My company is four years old this week, and while we do have our own web site where we sell from, we need to be on Amazon and Ebay as well to make sure we get the largest audience possible for our products. Going through the data over the last year, and over the last four years some interesting if trivial data points are showing up in terms of how successful someone can be on someone else’s system. Admitted there is no way I could spend the money on advertising to reach 88 million visitors a month like Ebay or Amazon, what is interesting though is the customer behavior exhibited by buyers on both of these systems.
No worries Amazon and Ebay, I won’t give out the customers names or addresses, I won’t name names or talk about things I should not talk about.
There is a huge difference between Amazon and Ebay Customers. It is almost startling how much of a difference in terms of customer connection, interaction, and support we provide based on either system.
Amazon is a black hole, the only time we really hear from any customer is when we messed up an order, or they want to do a quick return and keep the product.
Ebay is hugely interactive in that we can do custom orders for products, our customers talk to us on a regular basis, they know when we are getting in product and will pre order it from us to we can almost do a “pull box” for customers before we get stuff in. Then we post their special links to their custom order and off we go selling stuff.
Amazon customers seem like they are getting increasingly frustrated, all of our feedback this year that has been negative or neutral has been about pricing. Amazon Toys and Games, many of the list prices are pennies above what I pay in wholesale. If you charge anything above that, Amazon customers have no problems providing negative feedback that then in turn kills your customer service ratings. For us, this means we have been slowly moving toys off Amazon and onto Ebay because pennies above whole sale list pricing means I lose money on each toy no matter what.
Ebay customers seem like they are enjoying the ability to negotiate prices, and we do haggle through the best offer system. People seem to like that a lot, and it leads to happier customers.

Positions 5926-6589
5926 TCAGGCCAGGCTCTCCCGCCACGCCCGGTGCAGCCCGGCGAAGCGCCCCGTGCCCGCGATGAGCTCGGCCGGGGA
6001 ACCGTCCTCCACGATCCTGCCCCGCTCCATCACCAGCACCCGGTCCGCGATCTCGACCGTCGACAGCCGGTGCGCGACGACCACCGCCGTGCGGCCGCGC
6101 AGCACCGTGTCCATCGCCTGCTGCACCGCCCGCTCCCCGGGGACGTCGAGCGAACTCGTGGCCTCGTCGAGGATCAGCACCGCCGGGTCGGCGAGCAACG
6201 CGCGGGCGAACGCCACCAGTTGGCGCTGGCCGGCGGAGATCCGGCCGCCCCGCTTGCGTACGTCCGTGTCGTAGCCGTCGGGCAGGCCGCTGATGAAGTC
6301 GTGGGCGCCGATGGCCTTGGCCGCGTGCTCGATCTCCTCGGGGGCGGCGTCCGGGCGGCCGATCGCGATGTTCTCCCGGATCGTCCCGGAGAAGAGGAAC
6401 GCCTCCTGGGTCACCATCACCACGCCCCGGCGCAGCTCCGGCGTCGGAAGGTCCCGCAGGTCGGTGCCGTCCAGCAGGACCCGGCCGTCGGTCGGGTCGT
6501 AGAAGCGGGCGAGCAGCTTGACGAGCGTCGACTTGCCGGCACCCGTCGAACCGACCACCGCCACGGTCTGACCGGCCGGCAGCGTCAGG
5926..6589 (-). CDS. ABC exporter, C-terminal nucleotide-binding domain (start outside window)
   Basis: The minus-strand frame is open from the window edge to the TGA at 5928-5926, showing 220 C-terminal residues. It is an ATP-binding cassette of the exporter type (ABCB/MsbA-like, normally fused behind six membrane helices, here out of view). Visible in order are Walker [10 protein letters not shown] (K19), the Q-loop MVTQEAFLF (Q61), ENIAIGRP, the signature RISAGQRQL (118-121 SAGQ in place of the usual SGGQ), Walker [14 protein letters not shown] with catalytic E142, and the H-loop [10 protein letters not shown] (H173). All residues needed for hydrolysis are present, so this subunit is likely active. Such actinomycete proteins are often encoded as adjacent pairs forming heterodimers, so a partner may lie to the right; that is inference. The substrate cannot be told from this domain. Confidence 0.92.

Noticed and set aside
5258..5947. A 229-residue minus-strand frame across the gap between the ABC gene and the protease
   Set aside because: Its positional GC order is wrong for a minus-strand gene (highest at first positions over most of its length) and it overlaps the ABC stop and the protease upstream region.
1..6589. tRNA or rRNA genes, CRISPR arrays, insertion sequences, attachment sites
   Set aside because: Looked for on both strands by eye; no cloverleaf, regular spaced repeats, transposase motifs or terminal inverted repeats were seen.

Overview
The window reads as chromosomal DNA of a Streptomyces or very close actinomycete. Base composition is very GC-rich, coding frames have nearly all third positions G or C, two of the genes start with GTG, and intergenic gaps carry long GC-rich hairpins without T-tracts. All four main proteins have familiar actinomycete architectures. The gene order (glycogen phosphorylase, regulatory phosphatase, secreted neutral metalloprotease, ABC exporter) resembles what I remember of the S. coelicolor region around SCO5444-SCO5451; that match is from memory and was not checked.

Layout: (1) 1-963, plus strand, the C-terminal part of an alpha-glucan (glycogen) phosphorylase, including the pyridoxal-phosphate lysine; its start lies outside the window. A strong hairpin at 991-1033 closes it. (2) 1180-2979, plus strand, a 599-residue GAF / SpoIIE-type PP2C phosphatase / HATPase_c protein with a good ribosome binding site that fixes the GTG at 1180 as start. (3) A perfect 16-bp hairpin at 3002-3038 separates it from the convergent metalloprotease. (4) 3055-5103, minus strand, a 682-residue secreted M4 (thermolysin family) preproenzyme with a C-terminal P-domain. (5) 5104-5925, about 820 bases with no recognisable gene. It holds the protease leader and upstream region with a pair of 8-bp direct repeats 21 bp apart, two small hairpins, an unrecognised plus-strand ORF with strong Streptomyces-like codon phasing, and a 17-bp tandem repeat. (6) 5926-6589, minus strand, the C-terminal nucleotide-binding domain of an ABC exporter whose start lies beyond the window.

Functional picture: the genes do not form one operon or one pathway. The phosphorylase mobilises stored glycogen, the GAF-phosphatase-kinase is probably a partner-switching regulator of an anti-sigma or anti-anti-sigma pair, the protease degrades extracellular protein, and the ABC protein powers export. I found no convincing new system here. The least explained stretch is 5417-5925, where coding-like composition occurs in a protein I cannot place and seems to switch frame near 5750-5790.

2% of our Amazon customers are unhappy with the service they got from us, 0% of our ebay customers are unhappy with the service they got from us.
Nearly 100% of our orders on Ebay get feedback, on Amazon about 8% of our orders get feedback; this makes a negative or neutral feedback on Amazon more likely to influence our overall feedback scores than they do on Ebay. I never hear from customers on our own web site, so I don’t know if they are happy or sad about what they got.
Pricing pressures and downward margins are higher on Amazon than they are on Ebay, we get a better price for our product (near retail) on Ebay than we do on Amazon, for a small company that means the difference from going out of business to surviving the recession we are in.
Batman sells best at 10AM on Amazon, but sells best at 5PM on Ebay, Superman sells best at 6AM on Amazon, but does not sell on Ebay.
Of all the systems, and reflected in the latest Ebay quarterly sales statistics, Ebay pound for pound, item for item sells better, performs better, fetches a nearly full retail price, and is much easier to work with customers on. Amazon has been difficult this year with an amazing amount of negative feedback from customers thinking they are not getting a deal from us, and the way that toys and game pricing is reflecting wholesale (what I pay in wholesale) rather than retail. In the longer term, the best strategy for my company is to focus on Ebay, and start reducing what we are doing through Amazon.
- eBay Aims To Be Internet’s Dominant Commerce Platform
- Which is better Amazon or ebay
- Amazon, the World’s Default Shopping Destination (or is it Zamazon now?)
- eBay is a Dangerous Place for Sellers